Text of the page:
On this page
- Departments (3)
ILpcal atttr Orerterdl ^mctttgente*
TO THE IMPERIAL CHARTISTS.
Note: This text has been automatically extracted via Optical Character Recognition (OCR) software. The text has not been manually corrected and should not be relied on to be an accurate representation of the item.
Note: This text has been automatically extracted via Optical Character Recognition (OCR) software. The text has not been manually corrected and should not be relied on to be an accurate representation of the item.
Additionally, when viewing full transcripts, extracted text may not be in the same order as the original document.
Mr dkab Fbibsjs , —I w& 3 so busily engaged fining the two first days of last week , that I could jot find time to say a word to you . But , Z 3 jou of ge North iaye had little more than mere newspaper jeeoonte of the nniober of © nr friends and the strength of oar cause in the West , it is , now my pleasing daty to inform you how vre stand i& the two large cities of Bath aad Bristol , and in the waller towns in that district .
' When I arriyed in Bath , I expected to find a iindfd of piebald half and half Chartists ; and which considering the character of the place , would even fcjve been a rarity . To my astonishment , however , I found myself in a very large assembly reom , which ym crowded to suffocation ; and , judging from tie enthusiasm with which my address was received , I conclude that the spirit of democracy is very high in this aristocratic city . Nothing ores me half so much pleasure as announcing to the adders the virtues of their generals ; and for this « aje of things in Bath we are mainly indebted to
Quit excellent and enthusiastic leader , Mr . Henry Yincent , who , by his demeanour and consistency j ££ confirmed the zealous and disarmed the timid . Be is really a very great acquisition to our cause . I tras Tery sorry to find that out friends had thought ft necessary to engage a carriage and four horses , Ejerely to convey me from the railway station to $ ie place of meeting ; with that exception , all passed offwell . « I was presented with two Tery comp limentary addresses , one from the female
Charfists , and another from the Chartists generally . I Jure knocked the land , I think , firmly into their lads ; and although I haye had many letters of anxious inquiry respecting the proceedings of the Chartists and the League in Bath , yet I feel assured Jh&t no town is more impregnable . I took , my notion of the proceedings of the Bath League meeting from Mr . Vincent , Mr . W . P . RobertB , and Sir . fwite , tkree as good Chartista aa ever breathed ; and , from their report , 1 felt myself justified in looking upon the result as a Chartist triumph .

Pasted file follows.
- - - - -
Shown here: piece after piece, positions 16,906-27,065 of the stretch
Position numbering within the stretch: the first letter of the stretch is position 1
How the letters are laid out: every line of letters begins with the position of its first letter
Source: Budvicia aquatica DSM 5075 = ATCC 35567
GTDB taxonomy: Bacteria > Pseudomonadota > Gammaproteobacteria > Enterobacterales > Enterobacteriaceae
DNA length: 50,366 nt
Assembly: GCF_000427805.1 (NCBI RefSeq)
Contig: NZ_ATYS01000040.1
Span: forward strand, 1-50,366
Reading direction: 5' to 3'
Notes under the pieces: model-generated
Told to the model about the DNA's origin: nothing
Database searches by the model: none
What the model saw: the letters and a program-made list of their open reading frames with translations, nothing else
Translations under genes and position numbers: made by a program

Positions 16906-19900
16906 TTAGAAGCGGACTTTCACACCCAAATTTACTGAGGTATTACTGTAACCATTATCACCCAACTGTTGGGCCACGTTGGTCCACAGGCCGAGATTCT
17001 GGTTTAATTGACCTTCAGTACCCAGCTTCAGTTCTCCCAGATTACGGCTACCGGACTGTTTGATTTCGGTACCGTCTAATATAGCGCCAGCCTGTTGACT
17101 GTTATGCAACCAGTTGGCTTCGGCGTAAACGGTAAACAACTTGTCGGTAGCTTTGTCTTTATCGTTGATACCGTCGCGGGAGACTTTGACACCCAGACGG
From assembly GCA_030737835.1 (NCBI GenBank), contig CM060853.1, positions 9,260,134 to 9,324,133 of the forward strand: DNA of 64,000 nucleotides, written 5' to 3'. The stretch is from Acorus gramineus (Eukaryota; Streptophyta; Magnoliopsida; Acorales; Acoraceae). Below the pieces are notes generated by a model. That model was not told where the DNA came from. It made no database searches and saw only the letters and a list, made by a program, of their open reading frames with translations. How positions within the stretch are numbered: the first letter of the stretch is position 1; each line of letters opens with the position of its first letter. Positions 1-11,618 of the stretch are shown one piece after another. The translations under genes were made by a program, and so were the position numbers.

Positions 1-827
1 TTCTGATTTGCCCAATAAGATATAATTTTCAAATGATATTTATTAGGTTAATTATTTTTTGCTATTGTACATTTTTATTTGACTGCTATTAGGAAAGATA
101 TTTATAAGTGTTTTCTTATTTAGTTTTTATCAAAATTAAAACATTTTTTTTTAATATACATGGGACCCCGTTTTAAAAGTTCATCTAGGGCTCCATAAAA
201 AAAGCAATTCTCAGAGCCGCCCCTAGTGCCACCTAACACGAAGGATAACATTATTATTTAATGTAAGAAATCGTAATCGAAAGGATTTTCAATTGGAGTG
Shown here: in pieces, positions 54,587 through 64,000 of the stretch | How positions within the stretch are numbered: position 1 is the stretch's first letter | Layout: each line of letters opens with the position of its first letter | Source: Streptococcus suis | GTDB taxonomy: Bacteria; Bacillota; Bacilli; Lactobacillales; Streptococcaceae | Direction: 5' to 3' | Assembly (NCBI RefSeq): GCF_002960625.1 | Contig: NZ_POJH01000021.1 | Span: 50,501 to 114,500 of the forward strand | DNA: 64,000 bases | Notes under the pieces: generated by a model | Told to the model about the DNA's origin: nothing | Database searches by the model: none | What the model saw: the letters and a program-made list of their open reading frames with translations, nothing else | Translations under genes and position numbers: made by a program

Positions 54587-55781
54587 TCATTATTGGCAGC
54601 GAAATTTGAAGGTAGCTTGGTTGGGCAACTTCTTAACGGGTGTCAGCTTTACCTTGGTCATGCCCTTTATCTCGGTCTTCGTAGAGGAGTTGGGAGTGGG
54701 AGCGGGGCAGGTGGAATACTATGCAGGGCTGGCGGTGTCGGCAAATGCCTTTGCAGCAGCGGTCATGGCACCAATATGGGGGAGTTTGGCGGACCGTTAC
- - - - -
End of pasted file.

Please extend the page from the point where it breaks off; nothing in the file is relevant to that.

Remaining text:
From Bath I proceeded , on Tuesday morning , to Bristol , in company with Vincent . Wo breakfasted jrith Mrs . Jjost and her sweet family ; and , as it ms the first time I had had the honour of knowing » j member of Mr . Frost's family personally , 1 feh a great snadeiy about the introduction ; and , in tnrth , my fullest anticipations were more than talked , I hate never met with a more amiable fcrnily in the whole course of my life . It consists of Mrs . frost , three of the most lovely daughters , and
Bieson ; The daughters give evident proof of their parents care , and wise monition ; but the son , the only son , the mother ' s joy , and the exile ' s hope , is , I am sorry to say , on the bed of sickness j nay , on the bed of death . Yes , of thi 3 youth there is now no hope ; and you who have witnessed the dtce&se o a loved child > and who hare felt some consolation in administerntg ~ 6 amibrt in his last moments—you who haye been allowed the melancholy pleasure of the last embrace , and then followed jour child ' s remains
" Ta that bourn from whence no traveller returns ;" do yon , I say , paint to yourselves ( if you can ) the agonising torture which the exiled parent must © dare on learning that his only son Jes in the cold grsre , wiule the weeping father must mourn his loss ia exile , and smother his . sorrow , lest he should become the mock of thieves . 2 s o wife to share his Troe—no child to teach that he is still a fatherbo . bo , all away—all dead for aught he knows . And \ rsj this agony inflicted upon him 1 BECiCSE hs fi > io bate opposed Lord Joh >* Rcssell at SsorD . I shall leave that part of my subject there far the present , as I have no relish for Yorkshire Special Juries .
Ai twelve o ' cloc k , we had a very excellent meetitg in the Social Institution ; Mr . Newman , an exe * 3 sii Charri it and shopkeeper , in the chair . I Ep * ke ; so did 2 ir . Roberts , one of the victims , a gsnieoan of indtpendent fortune , and one of the aoei brave and ui-Sincbing in our ranks . Tnis gentleman ha 3 alappy method © f illustrating . his subject , » as to bring it familiarly within the comprehension ef the poorest understanding . He works hard in the cause , and all at his own expeuce ; he has no interest whatever personally in cur principles ; he has no individual purpose to serve ; he is qaite
independent , of every profession , and not in any bna-1 ES . This gentleman is yery much beloved by all eJisses of society . Vincent si > oke also , but was so exhausted from debility , that he was obliged to deprive us of much of the pleasure we had anticija « d ; as far a 3 he did go , hi 3 speech was most feEiiani , effective , and telling . Mr . Clifton , an Iriilunan , and Mr . Clarke also spoke , and spoke Tdl ; and cur meeting , though in Christmas » cek , and at twelve o'clock , wa 3 very excelkat . Another meeting was announced for the ? rains . And here I must express my unequivocal of